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Let the Sacramento-San Joaquin Delta go natural

My original copy of the 1957 California Water Plan. Half of it are maps.

It’s time we let the Sacramento-San Joaquin Delta return to its natural state of tule and marsh land. No amount of money will ever create the ecosystem that everyone wants. The delta is a man-made artifice and we have no reliable data about its original state before we starting mucking around and building levees on it in the late 1800’s.

Accidental fresh water barrier

The levees were built to reclaim the land for farming. It wasn’t until the Central Valley Project came along in the 1930’s that the levee system helped facilitate the transfer of water south without building a canal. The Delta levee system concentrated fresh water in channels to help repel the intrusion of tidal salt water.

Annual summer droughts

Before the dams of Shasta, Oroville and Folsom were built, and their continual release of water, you could walk across the Sacramento River during the summer. What were the Delta ecosystems like with virtually no water flowing into it during the summer and fall? What type of fish were living in the Delta and how many of them were there in 1930? Of course, even with out water transfers, you still need loads of water just to dilute the treated sewage the Sacramento waste water plant dumps into the river every summer.

Restore to what point in time?

It is folly to suggest that you can restore the Delta to a specific point in time of stability when the Delta has been continuously changing for the last 60 years. Lois Wolk, D-Davis, in a Viewpoint in the Sacramento Bee, writes of restoring the delta, but never defines restoration. Her version is an unattainable happy balance between water transfers, fish, agricultural, recreation and modern-day water pollution from sewage treatment.

I agree with Ms. Wolk that the revised Bay Delta Conservation Plan costs too much and seems to have a boat load of bureaucracy full of holes. The tunnel conveyance structures are not a new idea and have been proposed before.

Bulletin No. 3 The California Water Plan May, 1957, page 186

The major works of the Delta Division would consist of two features: first, the delta Cross-Delta Canal of the Biemond Plan, utilizing natural and modified channels hydraulically isolated from the remainder of the Delta, and a siphon under the San Joaquin river to transfer the greater portion of the water developed in the Sacramento River Basin; and second, a conduit leading from the Montezuma Reservoir to the southerly edge of the Delta, and including a siphon beneath the Sacramento and San Joaquin Rivers near Antioch to transfer the water developed in the North Coastal Area and the upper Sacramento River Basin and delivered to the Delta by the Sacramento West Side Canal. Associated with facilities of the Biemond Plan would include control structures on the Sacramento River and Steamboat Slough, a system of master levees along the flood channel, floodways and control structures at several locations, barge locks and fish ways to pass anadromous fish.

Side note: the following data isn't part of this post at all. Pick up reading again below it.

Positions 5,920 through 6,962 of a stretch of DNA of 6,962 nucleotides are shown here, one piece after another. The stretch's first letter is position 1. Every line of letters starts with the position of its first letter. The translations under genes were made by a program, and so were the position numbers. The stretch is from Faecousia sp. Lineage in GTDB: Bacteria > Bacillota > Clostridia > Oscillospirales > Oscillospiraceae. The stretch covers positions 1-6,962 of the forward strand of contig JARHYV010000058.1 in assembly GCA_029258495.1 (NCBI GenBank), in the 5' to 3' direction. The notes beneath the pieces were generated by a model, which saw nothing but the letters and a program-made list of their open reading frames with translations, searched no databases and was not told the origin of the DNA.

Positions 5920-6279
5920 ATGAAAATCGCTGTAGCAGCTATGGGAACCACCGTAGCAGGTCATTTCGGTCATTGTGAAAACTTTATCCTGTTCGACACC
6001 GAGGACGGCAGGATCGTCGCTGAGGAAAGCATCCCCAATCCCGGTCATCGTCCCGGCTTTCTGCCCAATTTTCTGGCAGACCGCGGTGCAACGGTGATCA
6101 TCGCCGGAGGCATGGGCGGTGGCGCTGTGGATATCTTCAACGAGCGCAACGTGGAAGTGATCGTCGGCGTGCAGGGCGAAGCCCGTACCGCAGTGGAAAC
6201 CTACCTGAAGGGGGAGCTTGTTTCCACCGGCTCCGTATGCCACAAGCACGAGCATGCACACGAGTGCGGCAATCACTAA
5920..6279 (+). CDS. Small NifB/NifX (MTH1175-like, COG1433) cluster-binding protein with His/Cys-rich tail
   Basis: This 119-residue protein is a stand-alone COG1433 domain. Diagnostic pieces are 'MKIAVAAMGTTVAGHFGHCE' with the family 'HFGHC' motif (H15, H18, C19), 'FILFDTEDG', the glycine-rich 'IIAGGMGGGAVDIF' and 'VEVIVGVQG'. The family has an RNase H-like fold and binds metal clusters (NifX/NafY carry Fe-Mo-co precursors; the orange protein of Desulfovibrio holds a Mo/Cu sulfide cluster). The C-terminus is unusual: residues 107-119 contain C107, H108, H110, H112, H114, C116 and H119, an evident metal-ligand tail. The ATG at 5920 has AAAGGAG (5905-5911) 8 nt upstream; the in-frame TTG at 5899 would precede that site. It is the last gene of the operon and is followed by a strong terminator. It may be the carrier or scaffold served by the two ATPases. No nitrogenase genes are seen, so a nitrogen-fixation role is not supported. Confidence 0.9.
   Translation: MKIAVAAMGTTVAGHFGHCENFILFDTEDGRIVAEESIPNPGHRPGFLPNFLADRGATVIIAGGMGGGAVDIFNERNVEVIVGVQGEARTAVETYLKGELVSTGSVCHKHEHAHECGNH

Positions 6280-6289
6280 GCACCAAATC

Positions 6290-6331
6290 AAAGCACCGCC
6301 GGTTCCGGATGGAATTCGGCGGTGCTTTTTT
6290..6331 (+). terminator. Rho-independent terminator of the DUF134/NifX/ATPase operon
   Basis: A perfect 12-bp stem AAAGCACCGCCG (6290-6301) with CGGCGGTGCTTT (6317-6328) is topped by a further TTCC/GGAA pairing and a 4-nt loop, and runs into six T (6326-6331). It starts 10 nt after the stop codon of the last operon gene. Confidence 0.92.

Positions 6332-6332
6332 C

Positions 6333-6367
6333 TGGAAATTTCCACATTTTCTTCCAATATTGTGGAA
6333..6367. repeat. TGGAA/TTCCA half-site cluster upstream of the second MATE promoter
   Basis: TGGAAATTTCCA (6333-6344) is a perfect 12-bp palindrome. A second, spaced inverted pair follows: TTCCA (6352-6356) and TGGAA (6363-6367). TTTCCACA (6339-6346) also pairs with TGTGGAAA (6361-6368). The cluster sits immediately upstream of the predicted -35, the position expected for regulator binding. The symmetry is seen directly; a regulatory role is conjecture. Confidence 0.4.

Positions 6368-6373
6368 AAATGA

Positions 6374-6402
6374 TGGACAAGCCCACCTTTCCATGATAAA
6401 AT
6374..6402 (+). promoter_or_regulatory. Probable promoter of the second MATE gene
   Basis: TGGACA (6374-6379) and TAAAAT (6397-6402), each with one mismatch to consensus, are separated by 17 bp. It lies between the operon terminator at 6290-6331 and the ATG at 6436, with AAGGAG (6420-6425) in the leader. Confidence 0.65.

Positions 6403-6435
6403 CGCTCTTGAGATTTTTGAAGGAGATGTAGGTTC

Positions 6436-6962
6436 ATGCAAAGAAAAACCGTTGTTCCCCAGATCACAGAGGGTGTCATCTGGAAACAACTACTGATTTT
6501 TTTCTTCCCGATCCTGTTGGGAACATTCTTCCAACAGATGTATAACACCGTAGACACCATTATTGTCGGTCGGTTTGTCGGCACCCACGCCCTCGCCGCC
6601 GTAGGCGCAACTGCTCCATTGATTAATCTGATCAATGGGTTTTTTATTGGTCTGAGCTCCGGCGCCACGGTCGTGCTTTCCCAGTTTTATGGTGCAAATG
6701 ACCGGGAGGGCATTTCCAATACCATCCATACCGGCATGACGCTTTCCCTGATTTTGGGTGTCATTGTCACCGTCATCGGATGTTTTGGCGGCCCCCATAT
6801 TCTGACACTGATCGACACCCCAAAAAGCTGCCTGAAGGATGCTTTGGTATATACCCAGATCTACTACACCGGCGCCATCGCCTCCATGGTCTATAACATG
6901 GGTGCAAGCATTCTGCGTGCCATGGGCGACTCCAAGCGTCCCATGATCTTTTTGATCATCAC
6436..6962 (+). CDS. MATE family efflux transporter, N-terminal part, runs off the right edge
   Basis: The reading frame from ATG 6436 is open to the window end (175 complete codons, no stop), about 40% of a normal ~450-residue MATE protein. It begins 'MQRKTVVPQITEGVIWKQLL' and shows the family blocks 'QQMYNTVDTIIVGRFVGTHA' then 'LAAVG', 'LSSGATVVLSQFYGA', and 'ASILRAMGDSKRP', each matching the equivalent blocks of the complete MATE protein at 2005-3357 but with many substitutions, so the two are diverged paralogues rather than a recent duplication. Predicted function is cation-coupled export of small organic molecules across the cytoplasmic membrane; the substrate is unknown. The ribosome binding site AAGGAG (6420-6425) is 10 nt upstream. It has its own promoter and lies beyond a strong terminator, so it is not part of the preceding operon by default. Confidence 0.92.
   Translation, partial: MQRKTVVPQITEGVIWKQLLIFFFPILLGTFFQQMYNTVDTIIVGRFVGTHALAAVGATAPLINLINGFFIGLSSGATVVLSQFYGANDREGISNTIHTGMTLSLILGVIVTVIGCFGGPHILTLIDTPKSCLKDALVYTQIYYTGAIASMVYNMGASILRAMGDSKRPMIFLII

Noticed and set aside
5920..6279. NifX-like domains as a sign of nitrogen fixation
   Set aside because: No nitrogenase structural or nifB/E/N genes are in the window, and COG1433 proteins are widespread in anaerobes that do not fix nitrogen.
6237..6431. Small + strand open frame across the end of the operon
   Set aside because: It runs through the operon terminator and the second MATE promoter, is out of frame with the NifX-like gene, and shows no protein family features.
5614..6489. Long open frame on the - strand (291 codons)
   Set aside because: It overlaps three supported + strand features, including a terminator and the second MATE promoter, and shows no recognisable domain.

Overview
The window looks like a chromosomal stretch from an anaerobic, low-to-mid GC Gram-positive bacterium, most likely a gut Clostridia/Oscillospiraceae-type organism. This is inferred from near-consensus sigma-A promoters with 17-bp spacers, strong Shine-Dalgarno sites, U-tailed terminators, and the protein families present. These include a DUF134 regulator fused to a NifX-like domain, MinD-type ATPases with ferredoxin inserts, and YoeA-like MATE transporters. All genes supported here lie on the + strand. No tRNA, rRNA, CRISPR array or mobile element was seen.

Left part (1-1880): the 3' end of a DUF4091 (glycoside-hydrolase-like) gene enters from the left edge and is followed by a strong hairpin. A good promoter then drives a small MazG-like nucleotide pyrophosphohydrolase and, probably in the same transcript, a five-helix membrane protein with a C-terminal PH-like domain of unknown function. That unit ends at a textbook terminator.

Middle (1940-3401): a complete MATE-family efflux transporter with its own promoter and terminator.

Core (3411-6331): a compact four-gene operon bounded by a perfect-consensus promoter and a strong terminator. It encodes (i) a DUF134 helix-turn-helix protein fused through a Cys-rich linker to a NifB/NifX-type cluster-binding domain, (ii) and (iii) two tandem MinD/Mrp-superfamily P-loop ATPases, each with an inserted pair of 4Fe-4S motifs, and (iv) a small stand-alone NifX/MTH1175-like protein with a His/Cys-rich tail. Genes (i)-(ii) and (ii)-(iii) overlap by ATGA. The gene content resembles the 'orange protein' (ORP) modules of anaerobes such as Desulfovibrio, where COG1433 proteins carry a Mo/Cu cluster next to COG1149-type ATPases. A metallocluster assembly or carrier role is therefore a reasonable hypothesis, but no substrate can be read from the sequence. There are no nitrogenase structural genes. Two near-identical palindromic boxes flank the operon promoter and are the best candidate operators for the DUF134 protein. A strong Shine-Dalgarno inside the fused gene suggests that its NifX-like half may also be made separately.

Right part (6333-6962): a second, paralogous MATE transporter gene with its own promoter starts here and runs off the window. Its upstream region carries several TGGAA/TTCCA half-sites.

The Delta was a cheap conduit to move water from north to south.

Fifty-five years after this report came out we have spent how many millions of dollars and still have nothing to show for it? The Central Valley Project and the State Water Project have had unforeseen and unindicted consequences with respect to the environment and business. Of all the parts of the The California Water Plan of 1957 that were not implemented the Trans-Delta System has probably had the most impact, research and political consternation of any of them.

What price farm land?

We are fortunate that the delta has been maintained primarily as agricultural land. There are few communities that need to be resettled in the aftermath of levee failure from a flood or natural decay. If farming operations wish to continue, they should bear the full cost of levy maintenance and insurance. With land 12 feet below sea level and crumbling levees, it is too costly to save.

Inaction hurts everyone

It is time to stop trying to prop up a house of cards known as the Delta. Put in place those structures California needs to transfer water and let the Delta go natural. There is no equation of facilities, money or management that will satisfy all the minority interests of the Delta. Stop wasting everyone’s time. Build the tunnels and move on.

I started learning about the important role the Sacramento-San Joaquin Delta plays in water and agricultural while attending UC Davis in the 1980’s. While volunteering for a nonprofit agricultural organization I developed and lead several tours of the Delta including history and structures. Consequently, I have acquired numerous state and federal documents such as an original copy of the The California Water Plan, 1957.